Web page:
I used ‘Rhythm and Blues’ in mixed containers with the golden-leaved helichrysum ‘Moonlight’, the euphorbia ‘Breathless White’ and yellow daisies.

 

Salvia ‘Summer Jewel Red’  10

Salvia ‘Summer Jewel Red’

Another All-America Selections award winner, ‘Summer Jewel Red’, grows to 24 inches tall topped with 1-inch tubular red flowers on spikes that measure from 10 to 14 inches long. This is a wonderful plant to attract hummingbirds and butterflies. Long-flowering, the plants bloom from June well into September.

 

Verbena Superbena Royale Peachy Keen 11

Verbena Superbena Royale Peachy Keen

I have to admit that it’s the name that drew me in on this one. While the coral salmon flowers were massed across the crown of the plant within the hanging basket, the name of Peachy Keen made me smile. I smiled a lot more when the plant excelled in its performance. Plants grow from 6 to 10 inches tall and can spread from 14 to 20 inches in either a container or garden beds. Use this one in a mixed combination with dark rose, blue, or yellow flowers. One of my personal favorites was pairing it with a yellow-flowering calibrachoa in a hanging basket.

 

Viola ‘Shangri-La Marina’  12

Viola ‘Shangri-La Marina’

Growing from 6 to 8 inches tall, this variety has light blue outer petals with a dark blue center and a white border between the two (this is what defines the color “marina” in most catalogs). It is another of the All-America Selections award winners and can be used for either spring or late summer/autumn gardens.

 

BOOST Your Nutrition

Burpee has some relatively new vegetables with higher nutritional content than other varieties. Known as the BOOST collection, it is comprised of three cherry tomatoes, a pepper, a cucumber, and a salad mix.

• ‘Cherry Punch’ hybrid tomato delivers 30 percent more vitamin C and 40 percent more lycopene than the average garden tomato. A half-cup of ‘Cherry Punch’ tomatoes delivers 90 percent of the recommended daily dose of vitamin C — 62 days to maturity.

• Cucumber ‘Gold Standard’ hybrid cucumber can produce five times the amount of beta carotene of other garden cucumbers and has a gold tone to the flesh. 49 days to maturity.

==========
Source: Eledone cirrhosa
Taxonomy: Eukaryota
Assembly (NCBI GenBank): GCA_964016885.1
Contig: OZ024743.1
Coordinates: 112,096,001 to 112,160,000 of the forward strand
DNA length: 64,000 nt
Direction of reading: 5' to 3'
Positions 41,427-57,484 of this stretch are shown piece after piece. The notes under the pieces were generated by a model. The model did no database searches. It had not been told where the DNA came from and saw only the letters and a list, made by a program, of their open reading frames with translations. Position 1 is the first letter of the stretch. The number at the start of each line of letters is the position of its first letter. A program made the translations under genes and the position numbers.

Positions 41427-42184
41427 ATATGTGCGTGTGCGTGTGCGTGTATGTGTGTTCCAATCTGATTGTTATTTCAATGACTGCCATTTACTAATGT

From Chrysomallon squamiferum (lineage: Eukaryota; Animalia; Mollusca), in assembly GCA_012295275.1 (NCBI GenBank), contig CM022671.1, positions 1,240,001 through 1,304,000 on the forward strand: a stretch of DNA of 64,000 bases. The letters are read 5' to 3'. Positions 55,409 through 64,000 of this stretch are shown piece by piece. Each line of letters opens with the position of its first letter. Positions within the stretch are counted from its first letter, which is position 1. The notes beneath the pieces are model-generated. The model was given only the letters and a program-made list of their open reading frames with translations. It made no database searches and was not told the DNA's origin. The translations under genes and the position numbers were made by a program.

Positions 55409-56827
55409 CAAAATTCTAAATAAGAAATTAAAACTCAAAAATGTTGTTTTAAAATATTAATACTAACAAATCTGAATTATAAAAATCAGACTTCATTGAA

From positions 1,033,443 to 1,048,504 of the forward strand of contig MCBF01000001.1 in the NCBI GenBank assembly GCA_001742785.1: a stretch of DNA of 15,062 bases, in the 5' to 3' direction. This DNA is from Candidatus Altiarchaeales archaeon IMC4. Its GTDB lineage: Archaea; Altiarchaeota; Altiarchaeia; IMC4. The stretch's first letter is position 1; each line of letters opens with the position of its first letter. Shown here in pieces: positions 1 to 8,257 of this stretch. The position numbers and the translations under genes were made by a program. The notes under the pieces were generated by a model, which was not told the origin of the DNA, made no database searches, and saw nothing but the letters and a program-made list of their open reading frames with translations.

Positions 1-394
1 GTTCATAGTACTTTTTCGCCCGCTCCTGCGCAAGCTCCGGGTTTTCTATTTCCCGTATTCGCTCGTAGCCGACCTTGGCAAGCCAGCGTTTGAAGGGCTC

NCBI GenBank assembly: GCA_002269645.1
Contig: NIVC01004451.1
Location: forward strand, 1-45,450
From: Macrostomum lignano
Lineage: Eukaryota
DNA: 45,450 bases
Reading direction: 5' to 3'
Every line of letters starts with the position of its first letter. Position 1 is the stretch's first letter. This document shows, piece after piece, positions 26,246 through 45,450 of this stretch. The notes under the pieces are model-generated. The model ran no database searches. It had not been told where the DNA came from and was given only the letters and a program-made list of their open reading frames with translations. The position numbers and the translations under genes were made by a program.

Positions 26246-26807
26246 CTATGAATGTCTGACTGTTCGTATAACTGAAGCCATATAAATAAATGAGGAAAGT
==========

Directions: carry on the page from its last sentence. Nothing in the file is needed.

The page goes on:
• ‘Healing Hands’ lettuce salad mix can produce 20 percent more lutein, 30 percent more beta carotene, 30 percent more total carotenoids and 70 percent more anthocyanins than other garden salad blends. 28 days to maturity.

• ‘Power Pops’ hybrid tomato delivers 55 percent more lycopene and 40 percent more carotenoids than the average garden tomato. 57 days to maturity.

• ‘Solar Power’ hybrid tomato provides three times the level of beta carotene of the average garden tomato. 75 days to maturity.

• ‘Sweet Heat’ hybrid pepper is a habanero type that can produce 65 percent more vitamin C than the average garden pepper. 75 days to maturity.

Editor’s Note: The percentage figures cited above were based on test plants that were grown under Burpee’s trial conditions and harvested when ripe.

 

* Editor's Note: Remember that even if a plant is edible, you must know the plant's full history before deciding to consume it. Many plants are treated by the growers and nurseries with an assortment of fertilizers, pesticides, fungicides and other chemicals. It is only safe to eat edible plants that you know have not been treated with or grown around any harmful substances.

 

Photo Credits:
1, 2, 3, 6, 7, 8 - Ron Capek
4, 5, 10 - Photos courtesy of All-America Selections
9, 12 - Photo courtesy of Ball Horticultural
11 - Proven Winners

 

A version of this article appeared in Chicagoland Gardening Volume XVIII Issue I.

 

Posted: 03/28/12   RSS | Print